Lanco: The Vineyard Conversation

Backstage Before Live in the Vineyard Goes Country

By now you’ve probably already heard the Lanco legend. That a few years ago, while frontman Brandon Lancaster was trying to get his band off the ground but also trying to pay his bills, he was working concessions at Nashville’s Bridgestone Arena. And up walks prolific producer Jay Joyce.

“I feel like I’ve gotten more credit for that scenario than I should because, man, we were just playing at bars and we were just young guys trying to make music,” Lancaster told me when I caught up with the band right before they took the stage at this week’s Live in the Vineyard Goes Country stage on the grounds of the Regusci Winery. “This was a huge producer whose worked on some of our favorite records: Eric Church, Little Big Town, Zac Brown Band, and even Cage the Elephant. We were all fans of him as a producer, so I saw that night as an opportunity to tell him that I loved his work. And that turned into him asking about myself and the band, and then the next thing you know he actually threw out, ’I’d love to hear your music sometime.’

“We called him a few weeks later and went over there to the studio and played him some stuff,” he added, “and he liked it enough to actually start working on it. We didn’t have a record deal. We had literally nothing. He offered to record us for free.”

Which seems like one of those too-good-to-be-true tales out of Music City. Until you hear Lanco live. Then it’s obvious what Joyce — and country fans everywhere — see in the band.

The band — Lancaster, Chandler Baldwin, Tripp Howell, Eric Steedly and Jared Hampton — and I also talked about the idea of playing a stage in an actual working winery, going on tour with Luke Combs and everything that’s happened to the hard-working, hit-making machine. Here are some highlights from our conversation in the vineyard.

CMT.com: When your goal was simple “make music,” did you ever imagine that that music would bring you somewhere like this?

Lancaster: The places that music has taken us — even just in the last two weeks — has been insane. Much less the last three or four years. Before, we were just guys with jobs that played music. We all had these odd jobs just trying to do anything we could to pay the bills but also have time to try and figure out how to play music. It’s tough to even imagine that you can get to a place like this when you’re just in that stage of starting up a band.

I’m guessing that this show tonight wasn’t even on your original bucket list, right?

Lancaster: Not at all. When we were starting, I dreamed of playing at the Exit/In in Nashville. We played across the street at The End, which holds about 100 people. I was like, “Man, if we can ever play the Exit/In that’d be so cool because we’d get like 400 people.” And I remember the first time we were going in the studio with Jay, my big thing was like, “We’re about to make music that our families will hear one day, and we’ll get to show this to our kids someday.” So this is so cool. And now we’ve even sold out shows in London.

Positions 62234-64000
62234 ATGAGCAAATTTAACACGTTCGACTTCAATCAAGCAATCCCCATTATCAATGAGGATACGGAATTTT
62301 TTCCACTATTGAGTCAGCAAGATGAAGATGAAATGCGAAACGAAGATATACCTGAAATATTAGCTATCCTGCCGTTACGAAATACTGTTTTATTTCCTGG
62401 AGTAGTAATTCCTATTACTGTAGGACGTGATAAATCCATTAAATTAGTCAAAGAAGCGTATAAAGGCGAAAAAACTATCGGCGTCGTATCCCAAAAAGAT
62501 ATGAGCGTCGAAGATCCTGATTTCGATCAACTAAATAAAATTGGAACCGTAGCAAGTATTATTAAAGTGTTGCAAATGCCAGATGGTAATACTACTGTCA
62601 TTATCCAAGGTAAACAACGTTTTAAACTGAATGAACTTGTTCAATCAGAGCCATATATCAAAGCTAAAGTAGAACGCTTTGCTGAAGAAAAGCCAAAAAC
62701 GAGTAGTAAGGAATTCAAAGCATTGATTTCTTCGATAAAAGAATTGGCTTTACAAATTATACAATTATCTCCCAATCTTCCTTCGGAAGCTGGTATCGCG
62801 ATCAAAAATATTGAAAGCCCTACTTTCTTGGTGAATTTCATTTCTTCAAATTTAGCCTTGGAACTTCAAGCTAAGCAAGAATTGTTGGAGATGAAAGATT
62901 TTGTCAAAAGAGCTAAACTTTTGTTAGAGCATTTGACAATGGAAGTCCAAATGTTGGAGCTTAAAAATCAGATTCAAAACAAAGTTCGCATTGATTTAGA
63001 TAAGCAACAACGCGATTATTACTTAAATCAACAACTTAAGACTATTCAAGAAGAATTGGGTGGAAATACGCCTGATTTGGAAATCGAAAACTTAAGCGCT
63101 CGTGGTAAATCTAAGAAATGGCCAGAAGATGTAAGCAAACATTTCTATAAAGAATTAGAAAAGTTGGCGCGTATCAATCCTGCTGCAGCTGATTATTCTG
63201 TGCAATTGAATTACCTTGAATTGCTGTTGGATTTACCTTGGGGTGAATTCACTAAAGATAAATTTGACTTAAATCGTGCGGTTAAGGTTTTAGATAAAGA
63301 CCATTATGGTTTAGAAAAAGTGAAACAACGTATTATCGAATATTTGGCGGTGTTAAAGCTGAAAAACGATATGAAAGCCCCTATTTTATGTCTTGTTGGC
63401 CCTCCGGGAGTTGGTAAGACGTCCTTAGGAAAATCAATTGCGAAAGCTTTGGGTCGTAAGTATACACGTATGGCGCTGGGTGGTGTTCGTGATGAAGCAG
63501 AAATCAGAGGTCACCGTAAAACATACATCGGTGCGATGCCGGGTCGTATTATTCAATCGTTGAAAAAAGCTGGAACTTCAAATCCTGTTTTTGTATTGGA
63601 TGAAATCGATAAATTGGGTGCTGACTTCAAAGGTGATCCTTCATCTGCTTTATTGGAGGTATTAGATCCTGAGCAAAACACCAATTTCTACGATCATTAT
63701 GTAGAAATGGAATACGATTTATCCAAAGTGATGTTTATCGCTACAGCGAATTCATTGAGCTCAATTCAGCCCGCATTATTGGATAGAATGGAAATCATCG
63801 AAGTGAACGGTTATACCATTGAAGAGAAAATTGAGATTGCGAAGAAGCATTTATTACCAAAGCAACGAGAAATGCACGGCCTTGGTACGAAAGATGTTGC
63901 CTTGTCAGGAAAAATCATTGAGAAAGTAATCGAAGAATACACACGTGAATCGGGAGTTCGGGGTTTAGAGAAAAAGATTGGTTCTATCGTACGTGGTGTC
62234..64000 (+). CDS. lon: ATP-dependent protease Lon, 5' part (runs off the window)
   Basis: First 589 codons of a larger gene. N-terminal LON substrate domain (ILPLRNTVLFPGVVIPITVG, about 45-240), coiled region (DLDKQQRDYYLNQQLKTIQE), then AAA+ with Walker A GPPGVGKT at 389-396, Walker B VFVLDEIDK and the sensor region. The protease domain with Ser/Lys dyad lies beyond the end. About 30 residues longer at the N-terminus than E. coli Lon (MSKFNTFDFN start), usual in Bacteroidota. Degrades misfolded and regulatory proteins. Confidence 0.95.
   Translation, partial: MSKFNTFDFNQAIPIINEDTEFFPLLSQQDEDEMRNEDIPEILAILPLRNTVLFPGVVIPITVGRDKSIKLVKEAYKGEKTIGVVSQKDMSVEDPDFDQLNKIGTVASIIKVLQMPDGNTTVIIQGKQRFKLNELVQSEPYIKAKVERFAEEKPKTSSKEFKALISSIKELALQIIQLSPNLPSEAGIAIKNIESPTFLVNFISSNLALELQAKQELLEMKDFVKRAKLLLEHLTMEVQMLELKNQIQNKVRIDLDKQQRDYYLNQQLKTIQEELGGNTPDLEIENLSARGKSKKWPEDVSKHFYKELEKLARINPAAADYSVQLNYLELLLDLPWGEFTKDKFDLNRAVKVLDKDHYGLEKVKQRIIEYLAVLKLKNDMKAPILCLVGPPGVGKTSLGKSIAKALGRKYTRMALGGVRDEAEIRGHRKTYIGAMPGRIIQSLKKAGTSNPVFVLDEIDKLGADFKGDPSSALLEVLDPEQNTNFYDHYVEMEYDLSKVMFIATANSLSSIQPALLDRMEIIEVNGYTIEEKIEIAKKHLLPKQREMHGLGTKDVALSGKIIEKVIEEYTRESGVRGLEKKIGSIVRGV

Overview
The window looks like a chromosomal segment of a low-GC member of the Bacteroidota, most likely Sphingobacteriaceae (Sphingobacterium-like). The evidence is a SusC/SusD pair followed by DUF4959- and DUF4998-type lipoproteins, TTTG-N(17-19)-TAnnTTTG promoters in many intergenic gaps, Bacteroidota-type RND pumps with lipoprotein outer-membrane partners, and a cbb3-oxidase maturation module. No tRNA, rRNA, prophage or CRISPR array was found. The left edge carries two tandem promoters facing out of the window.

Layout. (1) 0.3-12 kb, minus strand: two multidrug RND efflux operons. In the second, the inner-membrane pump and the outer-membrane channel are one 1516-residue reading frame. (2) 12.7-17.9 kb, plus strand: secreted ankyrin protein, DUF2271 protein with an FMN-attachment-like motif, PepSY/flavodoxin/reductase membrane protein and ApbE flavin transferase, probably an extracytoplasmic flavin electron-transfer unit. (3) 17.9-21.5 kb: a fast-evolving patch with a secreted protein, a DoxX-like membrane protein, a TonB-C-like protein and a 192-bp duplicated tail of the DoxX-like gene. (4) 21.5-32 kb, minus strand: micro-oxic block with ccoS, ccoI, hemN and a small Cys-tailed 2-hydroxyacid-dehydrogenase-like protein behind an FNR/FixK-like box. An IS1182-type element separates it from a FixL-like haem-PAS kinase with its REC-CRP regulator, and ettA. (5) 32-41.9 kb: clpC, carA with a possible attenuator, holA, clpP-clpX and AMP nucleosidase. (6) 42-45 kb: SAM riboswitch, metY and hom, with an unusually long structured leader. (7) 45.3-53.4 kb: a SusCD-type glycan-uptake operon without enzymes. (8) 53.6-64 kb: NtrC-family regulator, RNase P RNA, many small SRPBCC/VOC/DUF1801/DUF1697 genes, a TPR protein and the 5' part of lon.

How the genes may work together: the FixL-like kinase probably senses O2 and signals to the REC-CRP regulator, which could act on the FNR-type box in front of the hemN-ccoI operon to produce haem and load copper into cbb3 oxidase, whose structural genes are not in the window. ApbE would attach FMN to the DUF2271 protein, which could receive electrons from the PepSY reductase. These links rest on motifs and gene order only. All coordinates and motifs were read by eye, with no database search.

And not to mention all the Luke Combs fans who’ve been able to see your show while you were on the road with him. That has to feel pretty good. And it must’ve been such a lesson in how to capture a crowd that big for that long.

Hampton: The thing I’ll say about Luke is that I’ve always really loved how he’s like the definition of “what you see is what you get.” He’s like one of the most authentic dudes. Just like he was when we met him back in those early days, and even now, he’s just trying to keep it real and keep doing what we’re doing for more and more people. And being around him as a person, he’s the most genuine, authentic person. I think that’s what captivates people. And the songs do not suck.

How long have you know him?

Lancaster: The first time we met him was in Memphis. We’d just played a show. And a friend of our was like “Hey there’s another guy playing down the street at a bar. You want to go check it out?” So we walk in, and there’s about 30 people there. That was maybe in 2014 or 2015? He hadn’t signed a deal yet. And we had just signed ours, but the ink was not even dry. There was so much we hadn’t done yet. It was very, very early.

After the show, we just hung out in the kitchen of the bar and then in his passenger van. We drank beers and became fast friends with him that night. So then this year, on his tour, I remember the first weekend walking out and seeing 10,000 seats that are going to be full. Like they’re entrusting us for the whole night. We’re very proud of Luke, and very proud of ourselves. It’s just wild that he is our friend, and all of this is happening for him and for us. It’s just so cool.


Lanco’s next stop is on May 30 at the Riverbend Festival in Chattanooga, Tenn.

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